Thursday, September 29, 2011

Sweet Summer

I'm not much of a sweet person. On any given day, I'd rather dig my fork into a big bowl of noodles than eat a slice of cake.

I like to think that brunch defines whether a person is inclined towards sweet or savory foods. We all know people who order french toast and pancakes lathered in syrup on Saturday mornings; that would never be me. I love eggs Benedict (bring on the smoked salmon), quiches, and plain old bacon and eggs (fried, of course). Did I ever mention how much I love eggs?

Every once in awhile, though, I crave something sugar-laden—and it's usually after dinner. This summer, the fruit was so amazing at the farmer's markets, it inspired me to make dessert.

So here I was, baking sour cherry and almond bread,
a blueberry-lavender crumble,
a peach and blackberry cobbler with almond crust,
and two fig and franginpane tarts.
I'm sad summer has slipped away—not just because warm weather already seems like a distant memory, but also because I won't see the jewel-toned fruits at the market.

Until next year.

Sunday, September 11, 2011

Rollin', Rollin', Rollin'

One of my greatest culinary joys is taking a big bite of fresh, perfectly seasoned pasta. That being said, it should be of utmost importance that I learn how to create that experience in my own kitchen.

Yesterday, I spent the entire day making pasta with my good friend from culinary school, Amanda. We experimented with different ratios (semolina + AP flour, semolina + water, egg + AP, etc.), making a total of six doughs.
We discovered some keepers as well as some we won't be making again. Below was our favorite.

Nine Yolk Dough

1 3/4 cups (8 ounces) AP flour
9 egg yolks
1 1/2 teaspoons olive oil
1 tablespoon milk
Couple pinches of kosher salt

1. Place the flour on a work surface and make a large well in the center. Add the yolks, oil, milk and salt. Using your finger, slowly incorporate the liquid ingredients. When partially incorporated (not too runny), use a dough cutter to fully blend the ingredients.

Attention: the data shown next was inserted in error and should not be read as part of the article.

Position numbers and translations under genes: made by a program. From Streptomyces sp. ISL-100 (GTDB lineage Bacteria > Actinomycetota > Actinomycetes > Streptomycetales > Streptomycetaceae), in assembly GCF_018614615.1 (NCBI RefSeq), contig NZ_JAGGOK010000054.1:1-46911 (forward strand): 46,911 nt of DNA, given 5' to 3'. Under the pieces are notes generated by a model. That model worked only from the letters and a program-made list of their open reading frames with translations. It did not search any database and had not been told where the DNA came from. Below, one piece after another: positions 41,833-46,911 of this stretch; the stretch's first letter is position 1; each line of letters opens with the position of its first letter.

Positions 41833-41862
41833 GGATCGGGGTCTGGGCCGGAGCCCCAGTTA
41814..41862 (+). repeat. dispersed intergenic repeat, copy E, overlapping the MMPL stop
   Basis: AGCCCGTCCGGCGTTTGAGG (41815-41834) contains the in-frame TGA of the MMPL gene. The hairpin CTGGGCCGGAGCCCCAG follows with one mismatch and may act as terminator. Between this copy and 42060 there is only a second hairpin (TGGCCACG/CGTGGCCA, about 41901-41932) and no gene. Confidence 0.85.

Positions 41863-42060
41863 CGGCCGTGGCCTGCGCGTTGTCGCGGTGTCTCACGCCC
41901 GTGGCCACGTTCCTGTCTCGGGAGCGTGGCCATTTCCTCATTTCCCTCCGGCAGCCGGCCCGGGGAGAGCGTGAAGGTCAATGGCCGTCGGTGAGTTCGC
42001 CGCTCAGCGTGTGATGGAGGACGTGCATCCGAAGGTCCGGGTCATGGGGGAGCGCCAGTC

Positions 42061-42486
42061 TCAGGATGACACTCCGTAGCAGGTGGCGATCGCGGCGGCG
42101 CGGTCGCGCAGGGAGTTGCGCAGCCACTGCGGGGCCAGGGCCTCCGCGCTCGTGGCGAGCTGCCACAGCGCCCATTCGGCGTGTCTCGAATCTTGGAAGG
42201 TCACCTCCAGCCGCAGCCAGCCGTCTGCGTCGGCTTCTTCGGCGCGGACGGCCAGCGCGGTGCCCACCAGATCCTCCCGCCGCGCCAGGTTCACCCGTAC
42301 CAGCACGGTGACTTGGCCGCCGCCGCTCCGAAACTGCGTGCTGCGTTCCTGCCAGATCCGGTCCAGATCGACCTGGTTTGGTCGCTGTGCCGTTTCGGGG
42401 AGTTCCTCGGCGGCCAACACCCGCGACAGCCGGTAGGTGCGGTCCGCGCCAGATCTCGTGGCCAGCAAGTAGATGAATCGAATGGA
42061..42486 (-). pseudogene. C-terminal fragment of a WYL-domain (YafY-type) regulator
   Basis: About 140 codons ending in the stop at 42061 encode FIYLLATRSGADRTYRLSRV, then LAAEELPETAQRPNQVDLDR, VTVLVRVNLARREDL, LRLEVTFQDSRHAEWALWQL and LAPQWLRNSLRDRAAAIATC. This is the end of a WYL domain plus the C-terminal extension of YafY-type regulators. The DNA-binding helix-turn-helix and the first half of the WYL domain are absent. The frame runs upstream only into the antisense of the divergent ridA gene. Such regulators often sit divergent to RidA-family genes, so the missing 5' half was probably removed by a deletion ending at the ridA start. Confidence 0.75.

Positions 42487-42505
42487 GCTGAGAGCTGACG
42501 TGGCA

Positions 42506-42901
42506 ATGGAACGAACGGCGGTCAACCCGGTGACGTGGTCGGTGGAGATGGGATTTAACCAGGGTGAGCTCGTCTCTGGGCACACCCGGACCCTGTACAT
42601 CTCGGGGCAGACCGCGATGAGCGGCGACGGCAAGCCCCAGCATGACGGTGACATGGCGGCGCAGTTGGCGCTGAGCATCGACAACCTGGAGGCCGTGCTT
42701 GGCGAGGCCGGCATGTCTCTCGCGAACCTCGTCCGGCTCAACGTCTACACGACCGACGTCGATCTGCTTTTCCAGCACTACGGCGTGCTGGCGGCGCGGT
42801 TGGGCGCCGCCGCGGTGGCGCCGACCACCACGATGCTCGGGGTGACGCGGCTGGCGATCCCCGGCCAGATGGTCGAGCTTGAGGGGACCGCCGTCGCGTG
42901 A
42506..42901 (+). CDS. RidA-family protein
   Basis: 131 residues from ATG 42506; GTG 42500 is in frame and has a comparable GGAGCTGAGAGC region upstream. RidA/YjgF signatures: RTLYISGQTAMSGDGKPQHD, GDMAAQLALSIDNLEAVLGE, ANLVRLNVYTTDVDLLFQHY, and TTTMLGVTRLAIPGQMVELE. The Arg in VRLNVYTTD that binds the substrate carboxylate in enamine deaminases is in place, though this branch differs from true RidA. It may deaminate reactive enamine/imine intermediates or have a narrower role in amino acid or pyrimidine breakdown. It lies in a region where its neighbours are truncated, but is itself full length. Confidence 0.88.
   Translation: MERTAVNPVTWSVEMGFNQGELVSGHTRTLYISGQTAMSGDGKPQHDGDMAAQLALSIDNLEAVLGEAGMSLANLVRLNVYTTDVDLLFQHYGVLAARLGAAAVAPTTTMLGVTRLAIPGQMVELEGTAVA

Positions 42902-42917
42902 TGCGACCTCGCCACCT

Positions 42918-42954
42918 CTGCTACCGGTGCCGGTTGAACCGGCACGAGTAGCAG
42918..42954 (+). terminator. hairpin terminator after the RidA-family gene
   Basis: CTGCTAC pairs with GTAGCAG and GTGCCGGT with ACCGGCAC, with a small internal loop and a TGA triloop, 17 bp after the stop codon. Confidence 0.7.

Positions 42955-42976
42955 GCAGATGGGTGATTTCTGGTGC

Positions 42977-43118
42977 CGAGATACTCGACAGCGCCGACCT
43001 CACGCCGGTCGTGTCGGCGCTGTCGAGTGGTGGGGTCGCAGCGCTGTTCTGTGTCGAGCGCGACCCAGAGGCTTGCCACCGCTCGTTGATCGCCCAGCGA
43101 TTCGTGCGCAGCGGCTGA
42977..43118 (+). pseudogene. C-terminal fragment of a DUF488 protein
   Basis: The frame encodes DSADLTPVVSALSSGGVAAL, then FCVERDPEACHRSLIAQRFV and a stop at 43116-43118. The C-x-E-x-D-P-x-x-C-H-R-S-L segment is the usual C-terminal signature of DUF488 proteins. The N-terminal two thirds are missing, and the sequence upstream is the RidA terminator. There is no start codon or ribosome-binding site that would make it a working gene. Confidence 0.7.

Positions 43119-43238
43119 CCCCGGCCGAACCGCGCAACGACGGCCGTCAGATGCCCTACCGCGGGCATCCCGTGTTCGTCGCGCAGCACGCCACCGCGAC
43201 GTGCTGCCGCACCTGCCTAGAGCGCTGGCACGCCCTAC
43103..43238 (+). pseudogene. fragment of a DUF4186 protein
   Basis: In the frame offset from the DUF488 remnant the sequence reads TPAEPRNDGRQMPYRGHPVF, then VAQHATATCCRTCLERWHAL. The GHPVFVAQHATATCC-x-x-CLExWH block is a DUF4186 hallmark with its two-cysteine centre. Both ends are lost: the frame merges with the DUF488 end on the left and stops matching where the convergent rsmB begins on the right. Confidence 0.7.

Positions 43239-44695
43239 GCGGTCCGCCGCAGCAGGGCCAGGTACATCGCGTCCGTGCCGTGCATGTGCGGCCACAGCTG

2. Bring the dough together with your hands (it will look flaky). Knead it with the heels of your hands. Reform into a ball and repeat several times. If too dry, add a bit of oil or milk; if too wet, add a bit of flour. Continue kneading until the dough becomes soft and silky. Be patient—this can take 10 to 15 minutes. Don't worry about over-kneading the dough.

3. Double-wrap the dough in plastic so it doesn't dry out. Let it rest at room temperature for at least 30 minutes before rolling it through a pasta machine. It can be made a day ahead and refrigerated, but make sure it comes to room temperature before using.

We used the dough for two types of ravioli (arugula-Pecorino as well as fresh corn-smoked mozzarella). Both were amazing.
Originally, we were following a recipe from The French Laundry Cookbook, but Amanda and I changed it so much we think of it as our own.

Barilla, you've got nothin' on us.

Tuesday, August 23, 2011

The Right Stuff

Thursday, I purchased a last-minute plane ticket to Ohio for a family reunion. Friday, my flight was cancelled. Saturday, my rebooked flight departed for Cleveland. Sunday, I spent the day at the reunion. Monday, I returned to New York.

There was a bit of uncertainty during this short-but-sweet weekend due to the crazy weather pattern, but one thing was for sure: I ate my weight in food. When I arrived in Ohio on Saturday, I inhaled a pile of battered perch and french fries (my grandpa's favorite combo). Of course, I ate nonstop at the family reunion the following day.

Who can say no to my mom's ribs, walking tacos (non-Midwesterners, please Google this), and loads of sides? I sure can't. I ate two heirloom tomato slices for good measure.
After the reunion, we grilled Slovenian sausages from the local butcher. I savored the moment, and then realized it was time to lighten up my diet.
I headed to my local organic market after work today on a mission to find the best-looking vegetables. I settled on summer squash and zucchini, stuffing them with onion, red pepper, basil and—yes—a little Gruyere. Delicious and nutritious.

Stuffed Summer Squash
Yield: 2 servings

2 medium squash (I used one summer squash and one zucchini)
1/2 sweet onion, diced
1/2 red pepper, diced
2 garlic cloves, minced
1/4 cup chopped basil
1 egg
3/4 cup shredded Gruyere cheese
Salt and pepper to taste
1 1/2 cups tomato sauce
Olive oil, for drizzling

1. Heat oven to 375 degrees.

2. Trim the ends of the squash and cut lengthwise. With a spoon or melon baller, scoop out the flesh, leaving 1/4-inch-thick shells. Save 3/4 of the flesh. Pour sauce on the bottom of a 9 x 13-inch pan and place four squash halves on top like bowls.

3. In a separate bowl, combine squash flesh with onion, red pepper, garlic, basil, egg, and 1/4 cup cheese. Season with salt and pepper. Distribute evenly among squash. Sprinkle remaining cheese on top of each and drizzle with olive oil.

4. Bake for 45 minutes, uncovered, until squash is tender and cheese is melted.
Here's to hoping this dish will squash my gorging—at least for this week.